A fake filing related to a takeover of Avon has highlighted several issues for regulators.
Avon was having a perfectly normal day, trading around $6.60 at 11:35 a.m., ET, when the stock shot up to almost $6.97, triggering a volatility trading halt.
These "volatility trading halts" are single-stock circuit breakers that were created after the 2010 "flash crash" to control volatile trading in stocks. Simply put, it stops trading in a stock if it moves more than 5 percent in a five- minute period. The stock halts for five minutes everywhere (not just on the NYSE), then reopens, but if there are still huge imbalances, it can be halted for up to another five minutes.
Some firm calling itself PTG Capital had filed an offer to buy Avon for an exorbitant price. Given that it was at a 20-year low, the move immediately attracted attention.
The stock reopened, and immediately shot up to almost $8, triggering another trading halt.
By then, traders on the floor were noticing that the filing contained numerous typos, and no one had ever heard of them. There were rumors floating around that they didn't even exist.
My colleague Brian Sullivan called both the attorney's listed for the firm and the company; both went into very odd sounding voice mail.
When it reopened, the stock went in the other direction, from roughly $7.98 to $7.60, triggering a third and final trading halt.
CNBC reached out to Avon and they told us "it has not received any offer or other communication from such an entity ... and has not been able to confirm that such an entity exists."
In other words, it was a hoax.
There are two problems here:
1) how on earth did a phony filing get into the SEC's Edgar database? The trading community assumes filings made there are accurate and reliable, because—everyone assumes—they are supposed to be vetted by the SEC.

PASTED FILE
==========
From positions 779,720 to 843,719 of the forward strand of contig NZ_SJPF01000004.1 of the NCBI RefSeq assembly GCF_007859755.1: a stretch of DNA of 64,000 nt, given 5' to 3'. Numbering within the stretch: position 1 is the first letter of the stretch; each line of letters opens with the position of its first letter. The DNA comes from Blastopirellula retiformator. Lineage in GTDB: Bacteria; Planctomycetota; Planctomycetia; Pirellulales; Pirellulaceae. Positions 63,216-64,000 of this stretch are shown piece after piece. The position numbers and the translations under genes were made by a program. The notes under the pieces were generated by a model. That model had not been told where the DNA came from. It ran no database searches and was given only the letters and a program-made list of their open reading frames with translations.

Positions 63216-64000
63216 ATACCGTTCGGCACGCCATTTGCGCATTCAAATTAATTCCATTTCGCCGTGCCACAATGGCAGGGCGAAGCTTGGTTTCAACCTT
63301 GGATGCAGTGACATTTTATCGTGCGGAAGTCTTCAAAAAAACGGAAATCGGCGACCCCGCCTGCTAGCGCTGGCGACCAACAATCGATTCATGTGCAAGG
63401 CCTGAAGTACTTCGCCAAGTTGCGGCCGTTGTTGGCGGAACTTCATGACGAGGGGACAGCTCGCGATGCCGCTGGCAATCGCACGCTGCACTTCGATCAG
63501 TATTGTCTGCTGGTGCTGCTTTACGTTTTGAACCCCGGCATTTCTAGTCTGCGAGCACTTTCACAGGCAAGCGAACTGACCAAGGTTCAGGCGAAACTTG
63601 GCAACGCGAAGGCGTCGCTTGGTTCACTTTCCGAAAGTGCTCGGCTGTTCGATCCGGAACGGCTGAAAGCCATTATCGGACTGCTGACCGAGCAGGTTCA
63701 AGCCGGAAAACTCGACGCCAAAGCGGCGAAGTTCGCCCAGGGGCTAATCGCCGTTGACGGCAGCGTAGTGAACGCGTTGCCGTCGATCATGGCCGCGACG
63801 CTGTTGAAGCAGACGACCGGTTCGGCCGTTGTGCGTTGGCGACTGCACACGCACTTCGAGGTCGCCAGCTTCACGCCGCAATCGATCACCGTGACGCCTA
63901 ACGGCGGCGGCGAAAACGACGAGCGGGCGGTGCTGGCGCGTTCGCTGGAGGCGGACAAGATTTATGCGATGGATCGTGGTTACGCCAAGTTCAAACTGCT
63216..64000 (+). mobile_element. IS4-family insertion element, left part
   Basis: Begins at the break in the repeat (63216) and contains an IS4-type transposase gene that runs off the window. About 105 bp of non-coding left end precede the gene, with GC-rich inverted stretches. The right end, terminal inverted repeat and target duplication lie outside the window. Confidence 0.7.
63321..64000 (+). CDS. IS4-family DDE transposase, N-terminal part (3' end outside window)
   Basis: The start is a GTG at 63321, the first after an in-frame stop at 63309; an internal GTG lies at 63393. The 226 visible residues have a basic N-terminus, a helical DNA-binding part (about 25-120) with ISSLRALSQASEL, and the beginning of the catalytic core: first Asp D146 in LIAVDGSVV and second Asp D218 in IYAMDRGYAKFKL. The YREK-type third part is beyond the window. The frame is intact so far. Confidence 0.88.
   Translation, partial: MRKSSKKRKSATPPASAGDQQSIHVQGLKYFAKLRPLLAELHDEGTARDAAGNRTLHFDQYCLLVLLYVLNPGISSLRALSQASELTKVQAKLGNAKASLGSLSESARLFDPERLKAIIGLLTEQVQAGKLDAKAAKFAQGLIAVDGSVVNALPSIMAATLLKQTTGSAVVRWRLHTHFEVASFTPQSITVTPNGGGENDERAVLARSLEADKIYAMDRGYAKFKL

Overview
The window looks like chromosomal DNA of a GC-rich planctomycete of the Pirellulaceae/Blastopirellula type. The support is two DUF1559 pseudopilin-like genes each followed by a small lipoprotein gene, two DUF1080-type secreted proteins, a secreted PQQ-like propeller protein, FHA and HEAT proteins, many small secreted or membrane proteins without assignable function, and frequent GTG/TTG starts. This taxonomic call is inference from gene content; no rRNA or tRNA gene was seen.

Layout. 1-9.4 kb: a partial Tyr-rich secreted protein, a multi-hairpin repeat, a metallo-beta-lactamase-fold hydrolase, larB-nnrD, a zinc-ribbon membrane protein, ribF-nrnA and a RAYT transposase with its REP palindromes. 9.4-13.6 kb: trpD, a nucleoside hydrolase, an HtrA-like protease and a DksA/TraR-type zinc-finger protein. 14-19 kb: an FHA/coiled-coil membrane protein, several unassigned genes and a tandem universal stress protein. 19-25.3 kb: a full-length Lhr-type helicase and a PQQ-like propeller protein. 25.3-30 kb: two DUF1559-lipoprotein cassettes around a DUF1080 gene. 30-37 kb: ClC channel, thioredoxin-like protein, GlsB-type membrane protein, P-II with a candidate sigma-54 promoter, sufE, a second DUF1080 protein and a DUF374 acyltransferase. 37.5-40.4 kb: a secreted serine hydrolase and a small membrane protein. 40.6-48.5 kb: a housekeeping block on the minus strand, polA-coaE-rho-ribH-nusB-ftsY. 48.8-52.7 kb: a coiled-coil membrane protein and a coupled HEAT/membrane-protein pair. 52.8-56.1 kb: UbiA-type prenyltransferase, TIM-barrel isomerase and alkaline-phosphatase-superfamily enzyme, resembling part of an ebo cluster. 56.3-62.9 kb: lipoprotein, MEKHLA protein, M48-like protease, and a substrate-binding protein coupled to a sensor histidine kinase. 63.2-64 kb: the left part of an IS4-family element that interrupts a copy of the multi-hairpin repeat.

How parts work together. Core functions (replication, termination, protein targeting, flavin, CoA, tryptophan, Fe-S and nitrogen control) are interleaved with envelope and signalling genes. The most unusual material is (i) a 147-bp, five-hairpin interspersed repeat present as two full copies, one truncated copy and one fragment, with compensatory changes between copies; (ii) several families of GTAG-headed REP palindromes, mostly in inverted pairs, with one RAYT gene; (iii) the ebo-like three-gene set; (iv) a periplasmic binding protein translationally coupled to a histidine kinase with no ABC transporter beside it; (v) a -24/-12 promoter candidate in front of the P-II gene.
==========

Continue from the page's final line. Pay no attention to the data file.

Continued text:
2) the NYSE (and other exchanges) should have the power to halt a stock when there is unusual and unexplainable trading activity, but it does not.
A company has the power to halt trading in its stock if it has "news pending," but that did not happen. In fact, the NYSE was unable to get in touch with the company during the halts, despite many attempts.
In the past, NYSE floor officials were able to halt stocks for an "order imbalance," that is, a huge order of buy stocks with no sell orders, or vice-versa.
That went away several years ago. Instead, the "volatility trading halts" were what stopped the trading. That's what happened—three times.
It might be easier and more logical if exchange officials merely had the power to halt stocks that are trading strangely for inexplicable reasons. This is an issue for the regulators.
At 2 p.m., ET, the stock was still trading up roughly 6 percent. Why? Because the big price moves and huge volume (more than five times normal) generated heavier than usual volume and volatility, even after everyone realized the story was a hoax.
How is that possible? Because heavy trading begets more trading. The heavy volume and higher volatility allowed traders to step in and make small amounts of money trading the stock, which corresponds to that cynical old trader saw, it doesn't matter if the story is right or wrong, as long as you're on the right side of the trade.